Real-time operating systems(RTOS) are used in situations to handle real-life scenarios. A few examples of real-time operating systems include:
1. VxWorks: This OS is part of the Mars 2020 rover (2020 launch). Also, in the past, it was used in Phonix Mars lander, Boing 787, Honda Robot ASIMO etc.
2. QNX: QNX Neutrino TROS finds widespread use in embedded systems. Thus, it is compatible with platforms like ARM and x86. Industries using QNS are automotive, railway transportation and health-care.
3. eCos: eCos is an open-source real-time operating system. Example of eCos use is Chibis-M microsatellite‘s attitude and stabilization control system.
4. RTLinux: RTLinux is a hard real-time operating system. It runs the Linux operating system as a full preemptive process. As a result, it is useful in controlling robots, data acquisition systems, manufacturing plants
What is a Real-Time Operating System(RTOS)?
A real-time operating system is a time crucial operating system. This means that the response to any event must come in a specified time interval only. Hence, a delay in response will result in disastrous effects.
For instance, an operating system like Windows10 which comes as the default OS in most laptops or PCs is not a real-time operating system. The reason is that even if your application say, VLC player starts with a delay it is not going to have any harmful impact. On the contrary, an OS used in an aircraft is a real-time operating system because if the landing gears do not come out in a specified interval after issuing the command, the aircraft will crash.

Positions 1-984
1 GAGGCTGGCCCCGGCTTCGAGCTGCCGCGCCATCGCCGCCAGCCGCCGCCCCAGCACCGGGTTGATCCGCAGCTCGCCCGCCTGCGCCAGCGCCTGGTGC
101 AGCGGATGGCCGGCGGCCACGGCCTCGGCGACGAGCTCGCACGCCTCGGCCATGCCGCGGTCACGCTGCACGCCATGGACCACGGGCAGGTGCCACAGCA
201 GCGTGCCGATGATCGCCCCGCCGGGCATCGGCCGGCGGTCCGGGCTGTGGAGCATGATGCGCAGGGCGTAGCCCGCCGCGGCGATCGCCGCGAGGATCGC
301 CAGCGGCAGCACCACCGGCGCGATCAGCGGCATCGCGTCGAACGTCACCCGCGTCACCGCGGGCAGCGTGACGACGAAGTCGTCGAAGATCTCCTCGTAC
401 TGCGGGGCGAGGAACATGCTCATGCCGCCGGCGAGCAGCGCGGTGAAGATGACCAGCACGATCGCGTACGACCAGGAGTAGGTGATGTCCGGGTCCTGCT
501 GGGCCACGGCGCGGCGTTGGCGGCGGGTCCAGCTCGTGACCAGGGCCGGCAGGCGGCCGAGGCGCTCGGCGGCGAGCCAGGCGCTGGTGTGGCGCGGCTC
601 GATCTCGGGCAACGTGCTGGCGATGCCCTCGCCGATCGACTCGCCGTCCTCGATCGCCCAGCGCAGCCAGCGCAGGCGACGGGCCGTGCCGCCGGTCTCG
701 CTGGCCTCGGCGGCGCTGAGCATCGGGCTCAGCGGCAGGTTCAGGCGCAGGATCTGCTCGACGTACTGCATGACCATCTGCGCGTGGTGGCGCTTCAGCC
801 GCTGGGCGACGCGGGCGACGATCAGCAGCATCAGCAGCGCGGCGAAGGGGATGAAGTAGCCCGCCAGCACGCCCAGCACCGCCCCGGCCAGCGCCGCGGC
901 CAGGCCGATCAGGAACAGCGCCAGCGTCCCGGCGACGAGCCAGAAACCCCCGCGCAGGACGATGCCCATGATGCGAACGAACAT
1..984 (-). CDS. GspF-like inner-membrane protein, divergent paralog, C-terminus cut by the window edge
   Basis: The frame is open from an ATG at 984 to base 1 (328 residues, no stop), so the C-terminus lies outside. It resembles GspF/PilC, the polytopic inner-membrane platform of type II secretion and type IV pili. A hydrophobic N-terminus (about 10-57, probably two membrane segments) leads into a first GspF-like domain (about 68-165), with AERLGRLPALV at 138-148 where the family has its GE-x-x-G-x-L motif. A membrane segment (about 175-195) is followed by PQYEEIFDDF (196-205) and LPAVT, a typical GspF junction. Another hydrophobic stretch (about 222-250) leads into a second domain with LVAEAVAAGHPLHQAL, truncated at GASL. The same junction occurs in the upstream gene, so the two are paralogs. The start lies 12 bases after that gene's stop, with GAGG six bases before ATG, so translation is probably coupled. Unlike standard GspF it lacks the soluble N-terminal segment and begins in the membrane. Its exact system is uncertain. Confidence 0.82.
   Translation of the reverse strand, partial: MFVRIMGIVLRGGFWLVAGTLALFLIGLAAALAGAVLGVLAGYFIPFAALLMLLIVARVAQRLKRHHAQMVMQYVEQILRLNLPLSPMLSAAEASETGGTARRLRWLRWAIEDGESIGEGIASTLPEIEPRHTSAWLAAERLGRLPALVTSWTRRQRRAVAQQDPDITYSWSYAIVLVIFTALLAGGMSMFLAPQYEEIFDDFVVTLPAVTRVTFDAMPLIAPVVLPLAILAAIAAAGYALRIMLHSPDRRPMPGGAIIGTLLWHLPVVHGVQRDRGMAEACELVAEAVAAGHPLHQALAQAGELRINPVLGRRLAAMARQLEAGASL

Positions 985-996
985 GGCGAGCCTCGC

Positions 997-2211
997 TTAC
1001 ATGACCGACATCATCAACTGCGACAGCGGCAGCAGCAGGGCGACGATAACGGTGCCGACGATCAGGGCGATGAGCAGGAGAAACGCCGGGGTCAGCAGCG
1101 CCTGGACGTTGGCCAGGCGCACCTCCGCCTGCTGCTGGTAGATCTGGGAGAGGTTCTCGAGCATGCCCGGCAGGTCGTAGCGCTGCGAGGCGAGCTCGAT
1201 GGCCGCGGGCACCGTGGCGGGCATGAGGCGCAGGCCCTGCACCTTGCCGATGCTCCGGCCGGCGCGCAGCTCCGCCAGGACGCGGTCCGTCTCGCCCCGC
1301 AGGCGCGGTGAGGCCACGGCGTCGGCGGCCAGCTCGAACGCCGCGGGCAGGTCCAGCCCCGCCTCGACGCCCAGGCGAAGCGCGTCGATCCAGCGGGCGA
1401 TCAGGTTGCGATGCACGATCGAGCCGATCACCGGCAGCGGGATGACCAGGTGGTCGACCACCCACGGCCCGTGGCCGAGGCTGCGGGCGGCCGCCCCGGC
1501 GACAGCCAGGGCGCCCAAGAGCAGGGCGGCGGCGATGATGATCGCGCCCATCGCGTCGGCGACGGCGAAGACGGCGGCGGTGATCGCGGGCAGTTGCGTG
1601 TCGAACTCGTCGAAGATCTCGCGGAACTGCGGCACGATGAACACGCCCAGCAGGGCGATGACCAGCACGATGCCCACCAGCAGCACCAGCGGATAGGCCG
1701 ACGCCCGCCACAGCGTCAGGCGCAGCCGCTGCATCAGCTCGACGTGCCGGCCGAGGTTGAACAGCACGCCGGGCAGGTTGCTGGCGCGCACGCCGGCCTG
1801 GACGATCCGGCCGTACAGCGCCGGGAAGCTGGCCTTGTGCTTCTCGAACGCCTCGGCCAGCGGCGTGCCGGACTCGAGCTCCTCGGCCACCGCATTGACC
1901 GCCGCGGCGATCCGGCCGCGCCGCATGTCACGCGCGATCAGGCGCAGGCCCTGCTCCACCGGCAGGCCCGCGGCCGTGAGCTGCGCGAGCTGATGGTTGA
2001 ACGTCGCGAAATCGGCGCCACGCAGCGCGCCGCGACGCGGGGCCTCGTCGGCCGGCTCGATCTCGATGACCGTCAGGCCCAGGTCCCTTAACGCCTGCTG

So, all situations like Red-light crossing, autonomous cars etc., are all real-life operating systems. An RTOS can be event-driven or time-sharing. In event-driven strategy, the OS shifts tasks only if a higher priority task requires servicing. In time-sharing, tasks are shifted in a round-robin fashion based on time quantum.
Types of Real-time operating systems
1. Soft Real Time OS
A Soft RTOS is a system in which the deadline for certain tasks can be delayed to some extent. For example, if the task deadline is 1:20:30PM, then the task can on occasions complete at let us say 1:20:35PM every. However, it can not delay for too long say 1:30PM.
2. Hard Real Time OS
A Hard RTOS is a system which meets the deadline for every process at all times. For example, if the task deadline is 1:20:30PM, then the task has to complete before 1:20:30PM every time.
Differences between Soft RTOS and Hard RTOS
|Characteristic||Hard RTOS||Soft RTOS|
|Response Time||Strict deadline||soft deadline|
|Data Integrity||Short term||Long Term|
|Error Detection||Automatic||User assisted|
Scheduling Algorithms for RTOS
CPU scheduling algorithms used for RTOS are also different from normal CPU scheduling algorithms like FCFS, SJF etc. For example, a couple of popular algorithms are:
1. Rate Monotonic scheduling
2. Earliest Deadline First scheduling